IRAs, taxes and you
From a tax perspective, the main draws of an IRA are that you might be able to deduct your contributions on your taxes, and the gains and dividends aren't taxable while the money is in the account. But there can be other tax perks (and pitfalls), too.
With a traditional IRA, contributions can reduce your tax bill in the year you contribute (if you qualify for that tax break), and you won’t owe income taxes until you withdraw the money in retirement.
With a Roth, contributions are not tax-deductible, but your investments grow tax-free and you can withdraw money tax-free in retirement. Also, you might not be able to contribute to a Roth if your income is over certain limits.
A backdoor Roth is a way to open a Roth even if you exceed the income limits.
You might be able to take the Saver's Credit for contributing to an IRA.
See below for more details about these and other IRAs.
» Ready to get started? These are our top picks for the best IRA accounts
Types of IRAs
There are four main types: traditional, Roth, SEP and SIMPLE.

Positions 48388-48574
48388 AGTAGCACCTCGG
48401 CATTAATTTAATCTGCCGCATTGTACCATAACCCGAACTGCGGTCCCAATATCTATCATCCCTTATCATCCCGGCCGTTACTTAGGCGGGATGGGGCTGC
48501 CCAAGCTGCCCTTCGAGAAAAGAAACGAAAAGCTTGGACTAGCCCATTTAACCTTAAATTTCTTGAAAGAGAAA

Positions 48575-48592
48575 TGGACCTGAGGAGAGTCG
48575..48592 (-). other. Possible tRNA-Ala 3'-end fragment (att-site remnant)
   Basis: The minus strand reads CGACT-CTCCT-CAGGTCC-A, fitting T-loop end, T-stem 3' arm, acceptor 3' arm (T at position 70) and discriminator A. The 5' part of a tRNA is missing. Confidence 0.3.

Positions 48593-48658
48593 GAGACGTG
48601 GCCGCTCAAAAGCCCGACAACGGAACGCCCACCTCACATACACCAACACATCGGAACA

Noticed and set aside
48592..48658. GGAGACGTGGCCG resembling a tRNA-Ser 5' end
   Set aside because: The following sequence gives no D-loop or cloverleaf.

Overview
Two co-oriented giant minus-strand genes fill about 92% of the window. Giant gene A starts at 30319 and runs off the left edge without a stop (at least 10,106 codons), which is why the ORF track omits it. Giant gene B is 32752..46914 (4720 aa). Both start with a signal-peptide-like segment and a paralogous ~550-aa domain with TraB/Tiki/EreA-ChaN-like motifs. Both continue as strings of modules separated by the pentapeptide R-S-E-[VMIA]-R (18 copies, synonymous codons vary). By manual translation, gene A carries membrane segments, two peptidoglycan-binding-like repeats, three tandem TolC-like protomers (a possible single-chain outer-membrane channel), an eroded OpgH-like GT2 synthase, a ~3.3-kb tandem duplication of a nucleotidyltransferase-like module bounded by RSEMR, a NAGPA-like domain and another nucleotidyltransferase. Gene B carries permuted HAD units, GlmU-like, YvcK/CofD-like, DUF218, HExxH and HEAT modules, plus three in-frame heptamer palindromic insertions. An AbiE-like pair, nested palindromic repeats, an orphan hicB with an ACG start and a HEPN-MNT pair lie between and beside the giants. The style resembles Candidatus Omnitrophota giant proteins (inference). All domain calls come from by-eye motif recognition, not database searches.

Here are the general rules.
With a traditional IRA, you might be able to deduct the amount of your contributions on your tax return. That means a smaller tax bill.
Your money grows tax-deferred. You won’t owe income taxes until you withdraw the money from your account.
Anyone — regardless of income — can contribute to a traditional IRA. But the amount you can to deduct from your taxes depends on your income if you or your spouse has access to a retirement plan at work. If you (and your spouse) don't have a retirement plan at work, generally you can take a full deduction for your traditional IRA contribution, up to your maximum contribution level. If you have a retirement plan at work, then check out the 2019 and 2020 IRA deduction limits below. If you don't have a workplace retirement plan but your spouse does, see the separate income limit for that situation.